MARANA, Ariz. (AP) — Jonathan Byrd has played only 27 holes in his two rounds at the Accenture Match Play Championship. Defending champion Henrik Stenson played almost that many in one day.
Paul Casey had to make nine birdies in the opening round to win on the 18th hole. He followed that by making only two birdies and didn’t even have to play the 18th hole.
No one ever said match play was fair.
Just ask Phil Mickelson.
“Unfortunately, I just didn’t shoot low enough,” Mickelson said after playing the second-best round among 32 players Thursday at Dove Mountain. Trouble was, he was playing Stuart Appleby, who had the best round. Appleby made his ninth birdie on the 17th hole for a 2-and-1 victory that sent Mickelson packing.
When the dust settled in the high desert, Tiger Woods and Steve Stricker were the only ones left among the top eight seeds in his wacky, wonderful tournament.
Woods was on the ropes in the opening round until a birdie-birdie-birdie-eagle stretch late in the day allowed him to escape. He had no such worries against Arron Oberholser, building a quick lead and disposing of him in a 3-and-2 victory.
“Match play is an animal that’s all about the moment,” Woods said. “It’s not about building toward Sunday. If you don’t play well, you’re going home.”
Only 16 players were remaining going into the third round Friday, some of them lucky to still be around.
K.J. Choi played 19 holes in even par. Against anyone else on a sunny, breezy day north of Tucson, he would have lost. Just his luck he was playing Ian Poulter, who said recently that when he lived up to his potential, he would be the only one capable of challenging Woods. Poulter apparently is not there yet.
Stricker feels fortunate, too.
True, he has not fallen behind on a single hole through two matches, but both matches went 20 holes. His was the most exciting of the second round against Hunter Mahan, a partner in the Presidents Cup when they won two of three matches.
Mahan birdied the 17th hole to square the match, and after Stricker hit his approach to 2 feet on the 18th for a tap-in birdie, Mahan made his birdie from 15 feet to force overtime.
Mahan made a 10-footer for birdie. Stricker matched him from the same distance, opposite side of the hole. On the second extra hole, Stricker rammed in a birdie putt from just inside 50 feet to win the watch.
“If mine doesn’t hit the hole, I’m probably past him for sure. I don’t know whether it stays on the edge of that green,” Stricker said. “I mean, it was really fast. But it went right in the middle.”
And that’s all that matter.
In fact, having a starting time Friday is all that matters.
Stenson was 4 up through eight holes, then needed 17 more holes to beat Trevor Immelman for the second straight time. Last year, Stenson beat him in the semifinals. This earned him a third-round match with Byrd.
“You do know there’s a 15th hole out there,” Justin Leonard said to Byrd, and it was a fair question because Byrd hasn’t gotten that far in his two matches.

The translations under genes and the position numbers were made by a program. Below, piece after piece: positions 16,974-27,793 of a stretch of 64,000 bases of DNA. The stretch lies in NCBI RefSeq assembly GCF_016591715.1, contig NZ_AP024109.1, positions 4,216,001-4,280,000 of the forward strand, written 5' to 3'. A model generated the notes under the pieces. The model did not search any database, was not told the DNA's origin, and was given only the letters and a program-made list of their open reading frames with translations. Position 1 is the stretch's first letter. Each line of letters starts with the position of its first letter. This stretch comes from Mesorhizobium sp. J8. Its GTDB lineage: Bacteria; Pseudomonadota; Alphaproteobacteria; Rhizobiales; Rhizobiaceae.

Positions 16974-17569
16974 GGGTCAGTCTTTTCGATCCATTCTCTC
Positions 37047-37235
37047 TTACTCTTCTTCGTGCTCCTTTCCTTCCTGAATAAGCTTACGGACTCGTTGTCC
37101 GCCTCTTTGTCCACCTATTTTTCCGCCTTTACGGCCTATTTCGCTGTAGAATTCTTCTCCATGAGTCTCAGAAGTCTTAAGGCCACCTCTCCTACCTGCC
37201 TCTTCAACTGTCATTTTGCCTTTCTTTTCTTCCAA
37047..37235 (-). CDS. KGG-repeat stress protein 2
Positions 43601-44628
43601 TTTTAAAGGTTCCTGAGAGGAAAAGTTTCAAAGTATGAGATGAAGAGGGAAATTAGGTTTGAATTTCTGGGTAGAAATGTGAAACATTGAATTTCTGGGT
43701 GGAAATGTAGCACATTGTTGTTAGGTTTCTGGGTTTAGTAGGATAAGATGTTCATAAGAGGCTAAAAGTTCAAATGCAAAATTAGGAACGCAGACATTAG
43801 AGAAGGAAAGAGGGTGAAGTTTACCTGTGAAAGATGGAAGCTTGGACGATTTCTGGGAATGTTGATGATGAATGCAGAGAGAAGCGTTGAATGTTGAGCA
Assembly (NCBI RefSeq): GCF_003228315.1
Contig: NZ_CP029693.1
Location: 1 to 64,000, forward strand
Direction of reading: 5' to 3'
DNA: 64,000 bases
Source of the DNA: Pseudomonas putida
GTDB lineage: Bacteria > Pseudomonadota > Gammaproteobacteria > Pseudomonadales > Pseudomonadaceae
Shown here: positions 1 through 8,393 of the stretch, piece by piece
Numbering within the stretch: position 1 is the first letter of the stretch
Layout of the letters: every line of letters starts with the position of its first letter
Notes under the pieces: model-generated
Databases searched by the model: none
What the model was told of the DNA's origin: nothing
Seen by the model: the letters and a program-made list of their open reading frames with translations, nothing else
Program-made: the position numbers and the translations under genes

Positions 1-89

David Toms never made it to the first tee. His back started troubling him late in his victory over Masters champion Zach Johnson, and he had to withdraw before playing Aaron Baddeley.
Baddeley now goes from a day off to the No. 1 players in the world, facing Woods in the third round.
– Sergio Garcia went 2 up with an eagle on the 10th hole, then bogeyed three of the next four holes, twice with three-putts. He wound up losing, 3 and 1, to Boo Weekley.
– Colin Montgomerie went from 2 up to 1 down when Charles Howell III ran off four straight birdies. Monty’s caddie told him to put on his “Ryder Cup cap,” Monty obeyed by making three birdies in four holes, and he was in the third round.
– Adam Scott looked to be in control over Woody Austin. Scott missed three putts inside 10 feet on the final four holes. Austin, made three putts inside 8 feet and won the match.
“You have to get lucky,” Austin said. “I think our No. 1 player found that out yesterday. Even him.”
No such luck required for Woods.
After chopping it around Wednesday, he sorted out his swing on the range, then went to his room and did more work in front of the mirror. It helped playing Oberholser, still struggling with his shoulder injury, who didn’t win a hole until No. 12.
“You’d better get organized quick and get off to a quick start and never give holes away,” Woods said. “That’s one of the things that I did today versus yesterday. I never gave Arron a hole. He had to earn holes.”
Woods and Stricker were among seven Americans still in the tournament, with the Stars & Stripes alive in each of the four brackets. One of them is Stewart Cink, who faces Colin Montgomerie on Friday.
Stricker has not been this far since winning in Australia in 2001, and while the scenery has changed, one thing hasn’t.
“I’m still playing. That’s the key to this event,” Stricker said. “The key is to be standing and going on to the next day, no matter how many holes it goes. I feel fortunate.”